Alumni, Gerontology

Alumni Profile: Jocelyn Vieth, Gerontology

November 08, 2016

Before founding Digital Legacy Productions—a company that uses digital storytelling to capture the unique stories of older adults on film in a way that showcases their insights, histories, family traditions, and memories—Jocelyn Vieth completed SFU Gerontology’s Post Baccalaureate Diploma program in 2012.

Vieth came to the program to further her knowledge of the aging population having worked part-time in a retirement residence while she was completing her undergraduate degree in Sociology and Communications at Wilfrid Laurier University. She says Gerontology’s unique program allowed her to engage in graduate level research and reading while “nurturing her passion for the aging journeys of older adults.”

She recalls that particular courses with faculty members like Dr. Barbara Mitchell or adjunct instructor Dan Levitt (Executive Director at Tabor Village Assisted Living Community) challenged her to think through both the theory and practice of gerontological research; Vieth delved into such topics as the complicated intergenerational dynamics of family and aging, how aging and environmental design are applied to business models, or how students can “think outside the box” and apply entrepreneurial skills to the field in order to meet the needs of the aging population. “The program encouraged me to seek out methods to improve and enhance the social aspects of growing older,” she says, “and I found my niche in focusing on the emotional side of aging, a place in which I could make older adults feel celebrated.”

Vieth attributes the idea of founding Digital Legacy Productions to both the training she received in Gerontology and to strong relationships with her grandparents: “I’m close to my Oma and Opa (both sets of grandparents, actually) and moving away from them to study in Vancouver was difficult. Many people these days find themselves in a dynamic where they’re not geographically close to their elders and while we’re aided by technology and we can connect that way, we’re also very aware that they’re not going to live forever. I found myself searching for ways to cherish these connections.”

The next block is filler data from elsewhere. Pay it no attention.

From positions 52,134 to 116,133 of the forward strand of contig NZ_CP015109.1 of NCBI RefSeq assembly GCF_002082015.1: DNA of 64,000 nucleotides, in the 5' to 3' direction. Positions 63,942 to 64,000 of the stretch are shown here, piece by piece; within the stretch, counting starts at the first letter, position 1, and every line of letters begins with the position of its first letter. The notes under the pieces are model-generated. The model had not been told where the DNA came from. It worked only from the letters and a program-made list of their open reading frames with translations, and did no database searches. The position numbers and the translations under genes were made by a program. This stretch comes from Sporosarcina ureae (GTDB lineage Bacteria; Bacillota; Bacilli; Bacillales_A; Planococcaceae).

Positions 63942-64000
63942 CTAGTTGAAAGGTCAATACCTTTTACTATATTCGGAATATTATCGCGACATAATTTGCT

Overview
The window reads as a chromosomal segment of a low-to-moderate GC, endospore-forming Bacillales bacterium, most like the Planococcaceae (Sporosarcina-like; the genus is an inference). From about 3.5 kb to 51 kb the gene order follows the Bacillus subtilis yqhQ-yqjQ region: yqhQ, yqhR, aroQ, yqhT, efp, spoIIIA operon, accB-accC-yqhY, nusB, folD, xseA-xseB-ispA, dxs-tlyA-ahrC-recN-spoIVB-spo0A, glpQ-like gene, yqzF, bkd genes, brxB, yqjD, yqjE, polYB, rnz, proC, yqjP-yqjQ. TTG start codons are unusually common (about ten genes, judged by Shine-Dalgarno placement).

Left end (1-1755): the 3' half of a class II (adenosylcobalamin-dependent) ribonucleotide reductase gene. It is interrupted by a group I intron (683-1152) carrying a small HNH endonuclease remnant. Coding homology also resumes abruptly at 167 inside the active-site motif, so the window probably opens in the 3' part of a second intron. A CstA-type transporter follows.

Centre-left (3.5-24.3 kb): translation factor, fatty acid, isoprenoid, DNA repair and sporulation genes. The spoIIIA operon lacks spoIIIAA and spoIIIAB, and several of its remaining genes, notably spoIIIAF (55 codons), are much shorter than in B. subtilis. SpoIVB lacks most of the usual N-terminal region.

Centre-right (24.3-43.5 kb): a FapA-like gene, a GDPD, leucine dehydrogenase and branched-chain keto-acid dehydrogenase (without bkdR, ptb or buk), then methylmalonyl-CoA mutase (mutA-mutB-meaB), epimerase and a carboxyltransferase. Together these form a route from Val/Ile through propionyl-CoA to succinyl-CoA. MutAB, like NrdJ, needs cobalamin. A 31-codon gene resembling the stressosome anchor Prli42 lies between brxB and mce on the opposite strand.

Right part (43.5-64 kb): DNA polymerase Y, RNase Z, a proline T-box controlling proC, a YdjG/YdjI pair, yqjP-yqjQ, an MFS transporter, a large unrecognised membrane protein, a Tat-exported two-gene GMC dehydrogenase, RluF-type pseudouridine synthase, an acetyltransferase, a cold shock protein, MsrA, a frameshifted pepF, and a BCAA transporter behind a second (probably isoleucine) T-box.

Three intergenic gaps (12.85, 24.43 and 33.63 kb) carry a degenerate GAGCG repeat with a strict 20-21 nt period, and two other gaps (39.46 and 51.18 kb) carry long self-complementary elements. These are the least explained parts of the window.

The idea for her company crystalized, Vieth recalls, while observing her grandparents interact and tell stories in their kitchen during a visit back home. “I was sitting in my Oma and Opa's kitchen as they prepared dinner, observing the exchange of subtle interactions and listening to their well-versed anecdotes.” Vieth says witnessing these moments made her want to record them, preserving the memory so that she could watch it whenever she missed them. This personal drive to capture the lives of her grandparents on film forms the basis of Vieth’s vision for her company: “to provide a personalized platform for older individuals to encapsulate their memories on film.”

In addition to producing videos for those who want to preserve memories of loved ones on film, Vieth has also captured the stories and memories of older adults for such community projects as The Veterans Project, the City of Vancouver and Trout Lake Community Center’s Big Band Dance for 55+, and legacy videos in The Aging Dialogues: Sharing Wisdom, Preserving Our Legacies. She is also working on a community project to capture the story of ASK Friendship Centre in Vancouver.